“What is This?”… Breathing Through Moments of Distress

by meditative - January 2nd, 2015

The question- What is this?- may not be answered by the thinking mind- the answer may only come from entering directly into the physical experience of the present moment. Ask yourself this question right now- even without distress- and it can be applied to whatever the present moment holds. Become aware of any physical sensations in the body subsequent to asking the question- just breathing normally with the sensations, and coming back to them… again and again. Feel the energy in the body as you focus on the “whatness” of the experience. Only by doing this will you answer the question- “What is this?”

Trying to maintain this kind of awareness in moments of distress can be quite challenging since we often defer to our most habitual defenses such as justifying, controlling, closing down, seeking diversions, and so on. These strategies serve to protect us from feeling the pain of distress that we do not want to feel. Our human compulsion is toward comfort and relief. We are driven to either avoid, fix, or get rid of our unpleasant experiences.

Let’s look briefly at ‘anxiety’ as it’s natural to want to avoid feeling it. Some of us try to become distracted from the experience while others of us try very hard to figure it out. Direct, physical experience of the anxiety in the moment by asking… “What is it”… focuses our awareness closer to the answer we aspire. We’re simply asking what it actually is.

Asking this question can be fundamental in awakening our inherent capacity to be curiously inquisitive. It is our curiosity that manifests an intention to be willing to explore unknown territory- to places where the ego doesn’t want us to go- and into the depths of our underlying fears. In our fearful and distressful moments- when everything seems dark and unworkable, we might find it extremely helpful to anchor to our breath by breathing deeply into the center of the chest… on the in-breath, and on the out-breath… extending warmth and compassion. Breathing deeply into the heart and physically connecting with the center of our being is a way to extend loving-kindness to ourselves even when there appears to be no loving kindness in sight.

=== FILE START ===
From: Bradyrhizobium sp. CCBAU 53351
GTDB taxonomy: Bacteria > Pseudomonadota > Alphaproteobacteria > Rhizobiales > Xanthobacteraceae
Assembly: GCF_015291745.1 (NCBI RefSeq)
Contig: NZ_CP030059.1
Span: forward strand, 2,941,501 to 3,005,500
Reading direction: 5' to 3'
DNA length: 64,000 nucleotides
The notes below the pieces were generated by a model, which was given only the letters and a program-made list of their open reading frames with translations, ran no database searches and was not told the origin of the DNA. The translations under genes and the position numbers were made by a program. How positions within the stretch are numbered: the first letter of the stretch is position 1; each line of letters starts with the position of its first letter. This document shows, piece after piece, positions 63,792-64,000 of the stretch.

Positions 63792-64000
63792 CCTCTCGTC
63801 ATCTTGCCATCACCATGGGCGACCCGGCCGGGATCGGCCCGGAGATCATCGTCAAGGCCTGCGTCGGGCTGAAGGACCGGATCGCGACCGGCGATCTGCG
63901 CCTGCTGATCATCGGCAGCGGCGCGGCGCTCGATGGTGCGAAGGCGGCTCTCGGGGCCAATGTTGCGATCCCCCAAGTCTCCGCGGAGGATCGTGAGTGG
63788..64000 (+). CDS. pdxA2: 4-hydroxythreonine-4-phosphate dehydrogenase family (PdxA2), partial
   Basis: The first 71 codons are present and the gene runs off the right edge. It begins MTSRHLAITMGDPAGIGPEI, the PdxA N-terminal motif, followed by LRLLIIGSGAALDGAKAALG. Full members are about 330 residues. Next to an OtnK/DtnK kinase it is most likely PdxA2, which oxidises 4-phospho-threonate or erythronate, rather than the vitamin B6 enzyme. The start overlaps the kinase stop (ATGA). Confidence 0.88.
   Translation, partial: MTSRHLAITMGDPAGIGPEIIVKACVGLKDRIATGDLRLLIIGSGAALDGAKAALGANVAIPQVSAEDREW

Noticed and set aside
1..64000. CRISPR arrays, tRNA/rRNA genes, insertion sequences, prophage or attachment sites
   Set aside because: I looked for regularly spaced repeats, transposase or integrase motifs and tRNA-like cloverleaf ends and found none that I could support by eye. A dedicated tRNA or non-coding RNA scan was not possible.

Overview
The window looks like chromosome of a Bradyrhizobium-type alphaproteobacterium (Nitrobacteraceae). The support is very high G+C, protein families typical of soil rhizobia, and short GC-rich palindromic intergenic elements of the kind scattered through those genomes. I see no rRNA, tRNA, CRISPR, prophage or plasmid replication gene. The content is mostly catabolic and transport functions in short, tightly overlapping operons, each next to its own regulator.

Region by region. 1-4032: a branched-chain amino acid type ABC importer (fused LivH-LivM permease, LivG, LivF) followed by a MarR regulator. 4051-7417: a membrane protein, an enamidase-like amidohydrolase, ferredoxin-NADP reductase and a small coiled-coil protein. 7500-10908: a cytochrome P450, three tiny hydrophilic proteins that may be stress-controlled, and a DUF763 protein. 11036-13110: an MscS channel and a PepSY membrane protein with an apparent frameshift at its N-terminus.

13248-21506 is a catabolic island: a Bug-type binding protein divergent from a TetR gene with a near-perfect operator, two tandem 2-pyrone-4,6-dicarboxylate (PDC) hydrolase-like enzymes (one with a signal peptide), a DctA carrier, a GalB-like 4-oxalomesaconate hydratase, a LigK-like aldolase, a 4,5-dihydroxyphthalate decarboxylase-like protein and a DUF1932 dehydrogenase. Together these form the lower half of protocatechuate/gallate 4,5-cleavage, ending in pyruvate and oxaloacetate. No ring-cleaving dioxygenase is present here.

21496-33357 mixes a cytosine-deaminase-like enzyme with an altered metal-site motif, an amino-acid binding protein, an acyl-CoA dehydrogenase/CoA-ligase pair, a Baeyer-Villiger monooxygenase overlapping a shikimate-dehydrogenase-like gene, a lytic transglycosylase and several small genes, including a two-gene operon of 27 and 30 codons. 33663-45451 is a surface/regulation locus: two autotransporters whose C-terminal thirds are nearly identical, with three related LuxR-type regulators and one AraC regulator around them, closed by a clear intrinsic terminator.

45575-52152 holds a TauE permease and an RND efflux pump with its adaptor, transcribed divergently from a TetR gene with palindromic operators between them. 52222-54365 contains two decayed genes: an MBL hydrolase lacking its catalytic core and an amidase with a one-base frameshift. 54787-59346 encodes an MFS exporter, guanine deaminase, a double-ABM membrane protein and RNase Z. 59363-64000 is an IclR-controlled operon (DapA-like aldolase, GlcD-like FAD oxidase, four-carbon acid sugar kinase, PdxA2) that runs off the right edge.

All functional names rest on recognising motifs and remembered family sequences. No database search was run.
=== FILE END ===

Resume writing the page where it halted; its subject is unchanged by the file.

By breathing the distressful sensations we may be experiencing into the center of the chest, we can learn to stay with the actual sensations of distress itself. To ask “What is this?– and truly reside with what we find there- takes considerable patience and courage. At first, we may only be capable of doing a couple of breaths at a time, but with patience and perseverance, we will find that with this awareness there is healing. ‘Distress’ is not solid, and we don’t need to remain hooked to the habitual thoughts, physical sensations, and memories associated with its appearance in our experience. Our awareness helps to dissolve these barriers, and ultimately our wall of fear.

Always remember that we are never truly alone in our distressful moments- these are shared experiences of many others who have suffered from the same or similar distress and wishing compassion to all of us. This heartfelt sentiment is universal to our interconnectedness as human beings.